From our simulations we can derive an averaged accretion rate of for the primary, for the secondary of AK Sco and for the primary, for the secondary of DQ Tau. These accretion rates are in good agreement with the observational rates.
It is expected that the luminosity increases in periastron because tidal compression of the disk leads to a temperature rise with subsequent luminosity increase. We tried to generate luminosity curves to show that indeed excess luminosity is produced at periastron phase, but unfortunately those curves show both brightening and darkening dependent on the implemented accretion mechanism. At the very low averaged accretion rates of the disk is very optically thin. In that regime the implemented radiative loss mechanism is not very accurate and thus these results are not meaningful.
For the spectroscopic binaries we can generate spectral energy distributions out of the simulation data which can be made to match the observed ones by manually adjusting initial model parameters such as disk mass, gap width and density profile d. For DQ Tau Fig. 13 shows the spectral energy distribution composed out of the disk and the star, Fig. 14 shows the one for the AK Sco system.
The effective stellar temperatures used in the model have been adjusted to match the observational data. They differ from the quoted values in the literature in Table 1. This may be due to difficulties in separating individual stellar and disk contributions to the total flux in models and observations.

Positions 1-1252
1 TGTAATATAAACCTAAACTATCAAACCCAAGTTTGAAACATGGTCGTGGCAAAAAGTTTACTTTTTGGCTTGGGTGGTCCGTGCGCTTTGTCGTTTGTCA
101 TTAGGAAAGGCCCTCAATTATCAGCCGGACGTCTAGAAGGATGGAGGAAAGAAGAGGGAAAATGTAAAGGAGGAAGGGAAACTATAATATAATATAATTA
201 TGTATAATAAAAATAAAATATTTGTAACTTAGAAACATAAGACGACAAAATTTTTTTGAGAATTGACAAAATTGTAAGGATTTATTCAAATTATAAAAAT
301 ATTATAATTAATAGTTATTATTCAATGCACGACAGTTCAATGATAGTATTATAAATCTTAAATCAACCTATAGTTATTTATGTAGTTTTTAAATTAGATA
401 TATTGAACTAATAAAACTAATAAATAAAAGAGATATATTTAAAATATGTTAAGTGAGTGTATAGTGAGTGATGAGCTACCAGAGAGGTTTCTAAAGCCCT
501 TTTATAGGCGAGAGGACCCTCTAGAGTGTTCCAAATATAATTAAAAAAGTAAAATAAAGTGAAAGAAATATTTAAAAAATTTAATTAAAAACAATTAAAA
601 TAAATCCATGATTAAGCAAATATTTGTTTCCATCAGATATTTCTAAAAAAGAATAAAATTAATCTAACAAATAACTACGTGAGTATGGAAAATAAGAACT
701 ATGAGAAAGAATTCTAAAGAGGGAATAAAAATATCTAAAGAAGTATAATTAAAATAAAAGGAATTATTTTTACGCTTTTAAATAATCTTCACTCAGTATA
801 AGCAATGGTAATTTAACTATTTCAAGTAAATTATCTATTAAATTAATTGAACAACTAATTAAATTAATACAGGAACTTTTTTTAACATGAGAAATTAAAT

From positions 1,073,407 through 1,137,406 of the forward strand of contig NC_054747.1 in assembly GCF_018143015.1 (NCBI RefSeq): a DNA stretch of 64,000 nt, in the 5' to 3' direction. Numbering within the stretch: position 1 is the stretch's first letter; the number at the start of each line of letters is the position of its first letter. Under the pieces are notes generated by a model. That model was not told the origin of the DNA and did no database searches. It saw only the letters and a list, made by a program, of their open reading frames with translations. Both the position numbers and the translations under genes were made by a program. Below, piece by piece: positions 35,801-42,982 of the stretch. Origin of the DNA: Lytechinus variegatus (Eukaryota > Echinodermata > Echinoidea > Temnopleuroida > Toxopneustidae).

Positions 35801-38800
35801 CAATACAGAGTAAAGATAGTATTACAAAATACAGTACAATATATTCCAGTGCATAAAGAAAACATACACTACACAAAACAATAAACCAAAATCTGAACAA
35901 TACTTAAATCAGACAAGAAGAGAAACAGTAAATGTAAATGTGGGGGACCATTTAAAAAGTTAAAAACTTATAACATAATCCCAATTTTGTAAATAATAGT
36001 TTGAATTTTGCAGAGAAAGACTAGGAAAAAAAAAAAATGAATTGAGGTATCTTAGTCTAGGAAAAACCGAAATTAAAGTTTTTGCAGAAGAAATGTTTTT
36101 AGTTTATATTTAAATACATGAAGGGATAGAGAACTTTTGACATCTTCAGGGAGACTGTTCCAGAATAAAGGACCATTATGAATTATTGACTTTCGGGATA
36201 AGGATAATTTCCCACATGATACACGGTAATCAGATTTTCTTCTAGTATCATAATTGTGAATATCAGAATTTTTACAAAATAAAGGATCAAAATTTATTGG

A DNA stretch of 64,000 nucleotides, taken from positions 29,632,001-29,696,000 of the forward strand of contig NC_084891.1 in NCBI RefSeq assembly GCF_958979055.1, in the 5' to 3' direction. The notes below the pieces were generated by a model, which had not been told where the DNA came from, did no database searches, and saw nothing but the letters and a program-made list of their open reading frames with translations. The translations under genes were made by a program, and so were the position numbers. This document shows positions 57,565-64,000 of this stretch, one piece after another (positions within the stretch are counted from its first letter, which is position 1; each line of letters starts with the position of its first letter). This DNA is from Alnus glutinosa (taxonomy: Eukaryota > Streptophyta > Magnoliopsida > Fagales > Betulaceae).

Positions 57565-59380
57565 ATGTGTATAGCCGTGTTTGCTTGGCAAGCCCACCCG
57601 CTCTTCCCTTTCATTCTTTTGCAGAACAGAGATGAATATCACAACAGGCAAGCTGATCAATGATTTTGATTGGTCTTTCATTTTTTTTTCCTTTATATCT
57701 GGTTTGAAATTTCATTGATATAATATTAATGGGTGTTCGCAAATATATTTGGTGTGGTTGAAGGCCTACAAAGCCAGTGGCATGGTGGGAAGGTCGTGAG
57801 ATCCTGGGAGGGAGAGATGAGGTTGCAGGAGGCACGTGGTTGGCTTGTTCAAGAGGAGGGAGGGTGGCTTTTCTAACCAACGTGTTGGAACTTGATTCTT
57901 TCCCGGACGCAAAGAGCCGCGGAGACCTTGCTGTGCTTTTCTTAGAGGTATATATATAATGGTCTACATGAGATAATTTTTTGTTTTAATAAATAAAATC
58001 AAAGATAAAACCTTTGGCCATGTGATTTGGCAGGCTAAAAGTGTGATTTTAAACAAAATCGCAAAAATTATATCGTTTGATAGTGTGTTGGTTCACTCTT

Also occultation is not accounted for on adding the star spectrum to the disk.
Figure 13: Spectral energy distribution of DQ Tau (d=2.0), crosses show observational data taken from Mathieu et al. (1997). | |
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Figure 14: Spectral energy distribution of AK Sco (d=1.5), crosses show observational data taken from Jensen & Mathieu (1997). | |
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UY Aurigae | GG Tauri | |
P | 2074 yr | 490 d |
e | 0.13 | 0.25 |
q | 0.63 | 0.77 |